BULLIS GAP RANGE
BULLIS GAP RANGE. The Bullis Gap Range is a ten-mile chain of peaks running from the northwest to the southeast and is located fifty miles southeast of Marathon in eastern Brewster County (the range's center point is 29°50' N, 102°37' W). The highest point in the range is at its northwest end, where the elevation is 3,073 feet above sea level. From that point the range descends gradually along a series of summits to its southeasternmost peak, with an elevation of 2,500 feet above sea level, then plummets some 1,000 feet to meet the Rio Grande. The Bullis Gap Range consists of Cretaceous (Comanchean) Santa Elena limestone, a thick-bedded gray limestone. Along its western face for its entire length the range is defined by a linear escarpment that rises some 300 to 500 feet above the plain. This may be the topographic expression of one of many northwest-running faults that occur throughout West Texas. The rugged landscape is dominated by vegetation characteristic of Chihuahuan Desert scrub, including several varieties of semisucculents such as lechuguilla, sotol, and yucca, and shrubs such as creosote bush and ocotillo. The range is almost exactly bisected by a deep defile called Bullis Gap. Like several landmarks in the region, the gap and the range bear the name of Gen. John Lapham Bullis of the United States Army. As a cavalry lieutenant, Bullis commanded a detachment of Black Seminole scouts in the area during the late 1870s and early 1880s, and he later became a major landowner in the Big Bend region.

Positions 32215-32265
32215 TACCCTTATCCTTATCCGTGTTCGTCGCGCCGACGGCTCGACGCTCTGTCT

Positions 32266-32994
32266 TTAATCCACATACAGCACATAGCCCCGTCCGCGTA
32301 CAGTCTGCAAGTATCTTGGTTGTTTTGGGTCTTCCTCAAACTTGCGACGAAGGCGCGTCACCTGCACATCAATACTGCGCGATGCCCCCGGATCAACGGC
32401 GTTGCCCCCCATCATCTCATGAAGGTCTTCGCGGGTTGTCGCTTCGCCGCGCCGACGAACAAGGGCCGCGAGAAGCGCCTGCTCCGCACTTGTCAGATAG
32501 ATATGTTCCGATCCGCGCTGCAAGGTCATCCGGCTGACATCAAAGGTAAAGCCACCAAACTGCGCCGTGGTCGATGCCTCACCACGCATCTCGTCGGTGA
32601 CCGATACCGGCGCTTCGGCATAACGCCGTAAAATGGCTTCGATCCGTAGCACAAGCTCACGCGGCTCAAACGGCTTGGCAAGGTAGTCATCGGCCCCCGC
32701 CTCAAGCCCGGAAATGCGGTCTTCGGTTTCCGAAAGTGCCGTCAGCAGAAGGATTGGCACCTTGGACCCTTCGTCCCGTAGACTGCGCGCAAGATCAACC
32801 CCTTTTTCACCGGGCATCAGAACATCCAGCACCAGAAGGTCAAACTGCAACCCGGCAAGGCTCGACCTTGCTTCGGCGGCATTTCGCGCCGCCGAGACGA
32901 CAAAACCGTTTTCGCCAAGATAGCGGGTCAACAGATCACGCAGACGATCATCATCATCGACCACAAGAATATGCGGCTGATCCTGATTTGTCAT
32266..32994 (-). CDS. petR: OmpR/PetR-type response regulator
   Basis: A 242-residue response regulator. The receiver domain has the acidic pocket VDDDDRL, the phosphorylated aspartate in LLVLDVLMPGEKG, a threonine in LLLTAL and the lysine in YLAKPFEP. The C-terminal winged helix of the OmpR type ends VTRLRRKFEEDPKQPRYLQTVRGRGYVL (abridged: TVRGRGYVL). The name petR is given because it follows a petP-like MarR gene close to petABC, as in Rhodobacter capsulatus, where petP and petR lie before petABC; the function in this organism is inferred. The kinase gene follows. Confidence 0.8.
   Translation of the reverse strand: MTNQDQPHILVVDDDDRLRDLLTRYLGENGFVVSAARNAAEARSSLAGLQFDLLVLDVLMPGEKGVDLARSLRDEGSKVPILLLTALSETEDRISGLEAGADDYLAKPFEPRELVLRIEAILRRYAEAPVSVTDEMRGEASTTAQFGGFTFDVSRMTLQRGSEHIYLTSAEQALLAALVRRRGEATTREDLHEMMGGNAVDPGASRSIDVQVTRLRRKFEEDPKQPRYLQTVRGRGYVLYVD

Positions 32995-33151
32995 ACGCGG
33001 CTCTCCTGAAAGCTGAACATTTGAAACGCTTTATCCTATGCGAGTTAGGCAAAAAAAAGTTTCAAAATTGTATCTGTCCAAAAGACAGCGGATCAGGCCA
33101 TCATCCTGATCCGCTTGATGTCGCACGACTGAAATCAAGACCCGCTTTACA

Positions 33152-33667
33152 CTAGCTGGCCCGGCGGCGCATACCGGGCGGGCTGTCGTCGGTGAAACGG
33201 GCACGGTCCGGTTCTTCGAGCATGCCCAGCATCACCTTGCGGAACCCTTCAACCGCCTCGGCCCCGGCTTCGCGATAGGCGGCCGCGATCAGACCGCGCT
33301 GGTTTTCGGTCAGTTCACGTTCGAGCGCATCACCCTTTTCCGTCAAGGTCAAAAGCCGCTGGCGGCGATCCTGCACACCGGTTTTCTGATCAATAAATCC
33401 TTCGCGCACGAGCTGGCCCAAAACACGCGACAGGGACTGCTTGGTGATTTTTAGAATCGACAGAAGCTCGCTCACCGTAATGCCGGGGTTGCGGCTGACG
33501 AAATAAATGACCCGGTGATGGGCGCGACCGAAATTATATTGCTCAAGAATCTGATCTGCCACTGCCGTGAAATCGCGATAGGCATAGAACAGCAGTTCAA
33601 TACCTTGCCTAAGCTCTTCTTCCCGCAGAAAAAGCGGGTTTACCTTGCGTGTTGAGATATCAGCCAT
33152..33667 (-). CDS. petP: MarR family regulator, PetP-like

A. Michael Powell, "Vegetation of Trans-Pecos Texas," in New Mexico Geological Society Guidebook (Socorro, New Mexico: New Mexico Geological Society, 1980). Clayton W. Williams, Texas' Last Frontier: Fort Stockton and the Trans-Pecos, 1861–1895 (College Station: Texas A&M University Press, 1982).
The following, adapted from the Chicago Manual of Style, 15th edition, is the preferred citation for this article."BULLIS GAP RANGE," Handbook of Texas Online (http://www.tshaonline.org/handbook/online/articles/rjb75), accessed May 19, 2013. Published by the Texas State Historical Association.